BIRD OF THE WEEK / WEEK 18: April 30, 2018
© Liron Gertsman
17-23 cm length | 20-30 cm wingspan | 32-49 gm weight
A large, stocky New World sparrow with a long, fan-shaped tail and a short, thick bill.
Black on top with bright rufous sides and white below. The wings are spotted and barred with white. They have red eyes, a dark bill and pinkish legs. The female is brown-grey above as opposed to black. The Eastern Towhee looks the same except that it does not have white spots on its wings.
Habitat / Behaviour
Omnivore | Woodland, scrubland | Migratory
They inhabit the thickets, chaparral and areas of low vegetation in and around wooded areas. They are also a frequent visitor to backyard bird feeders.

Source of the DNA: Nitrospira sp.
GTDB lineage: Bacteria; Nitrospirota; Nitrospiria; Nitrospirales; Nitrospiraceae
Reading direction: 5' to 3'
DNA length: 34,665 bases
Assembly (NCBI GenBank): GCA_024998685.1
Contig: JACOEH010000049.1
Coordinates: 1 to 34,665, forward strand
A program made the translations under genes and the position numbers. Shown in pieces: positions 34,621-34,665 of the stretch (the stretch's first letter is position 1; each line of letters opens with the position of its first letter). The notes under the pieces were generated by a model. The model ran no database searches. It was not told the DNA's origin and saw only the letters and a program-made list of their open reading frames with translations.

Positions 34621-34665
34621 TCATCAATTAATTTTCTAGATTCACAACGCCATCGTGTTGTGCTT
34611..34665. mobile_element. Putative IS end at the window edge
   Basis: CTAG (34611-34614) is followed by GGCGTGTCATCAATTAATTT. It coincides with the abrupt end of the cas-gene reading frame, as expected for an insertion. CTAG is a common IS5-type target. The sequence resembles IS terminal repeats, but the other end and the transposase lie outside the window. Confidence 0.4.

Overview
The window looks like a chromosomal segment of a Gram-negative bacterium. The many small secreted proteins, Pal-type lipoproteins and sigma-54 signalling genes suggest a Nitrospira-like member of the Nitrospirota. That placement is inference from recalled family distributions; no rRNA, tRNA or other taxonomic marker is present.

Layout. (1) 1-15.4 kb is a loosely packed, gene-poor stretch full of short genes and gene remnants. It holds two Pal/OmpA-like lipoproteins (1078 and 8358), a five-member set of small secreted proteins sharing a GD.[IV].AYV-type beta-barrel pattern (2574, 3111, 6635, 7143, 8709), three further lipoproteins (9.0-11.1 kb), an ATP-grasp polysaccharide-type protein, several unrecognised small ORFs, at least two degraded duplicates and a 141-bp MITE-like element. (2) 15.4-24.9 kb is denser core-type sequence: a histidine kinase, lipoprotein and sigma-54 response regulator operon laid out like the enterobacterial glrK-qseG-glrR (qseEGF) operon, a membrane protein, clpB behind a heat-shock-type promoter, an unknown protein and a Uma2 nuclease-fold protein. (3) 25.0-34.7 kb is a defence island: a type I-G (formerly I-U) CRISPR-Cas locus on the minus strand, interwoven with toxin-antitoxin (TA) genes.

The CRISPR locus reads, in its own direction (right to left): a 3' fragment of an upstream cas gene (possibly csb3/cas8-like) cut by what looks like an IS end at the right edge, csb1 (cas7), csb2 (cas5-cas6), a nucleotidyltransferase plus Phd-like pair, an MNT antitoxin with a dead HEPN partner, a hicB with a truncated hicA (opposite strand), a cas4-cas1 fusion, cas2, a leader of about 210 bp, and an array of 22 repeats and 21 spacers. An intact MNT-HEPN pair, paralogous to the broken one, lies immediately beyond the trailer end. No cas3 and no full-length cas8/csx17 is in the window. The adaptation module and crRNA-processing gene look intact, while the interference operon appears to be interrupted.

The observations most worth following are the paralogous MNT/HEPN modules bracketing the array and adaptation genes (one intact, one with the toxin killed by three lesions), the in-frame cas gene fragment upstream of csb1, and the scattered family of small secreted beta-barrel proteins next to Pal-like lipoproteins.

The spotted towhees mostly forage on the ground but also glean within the branches and foliage of low vegetation. On the ground, they do a characteristic backwards hop-scratch, noisily rustling through dry leaves. They eat a variety of plant and animal matter including grain, seeds, grasses, fruit, spiders, millipedes, centipedes, snails and insects. Typical insect prey are beetles, grasshoppers, crickets, ants, wasps, bees, moths and caterpillars.
The common name “”towhee”” is an onomatopoeic reference to one of the bird’s calls.
Monogamous | 3-5 Creamy whitish eggs with rufous spots | 2-3 broods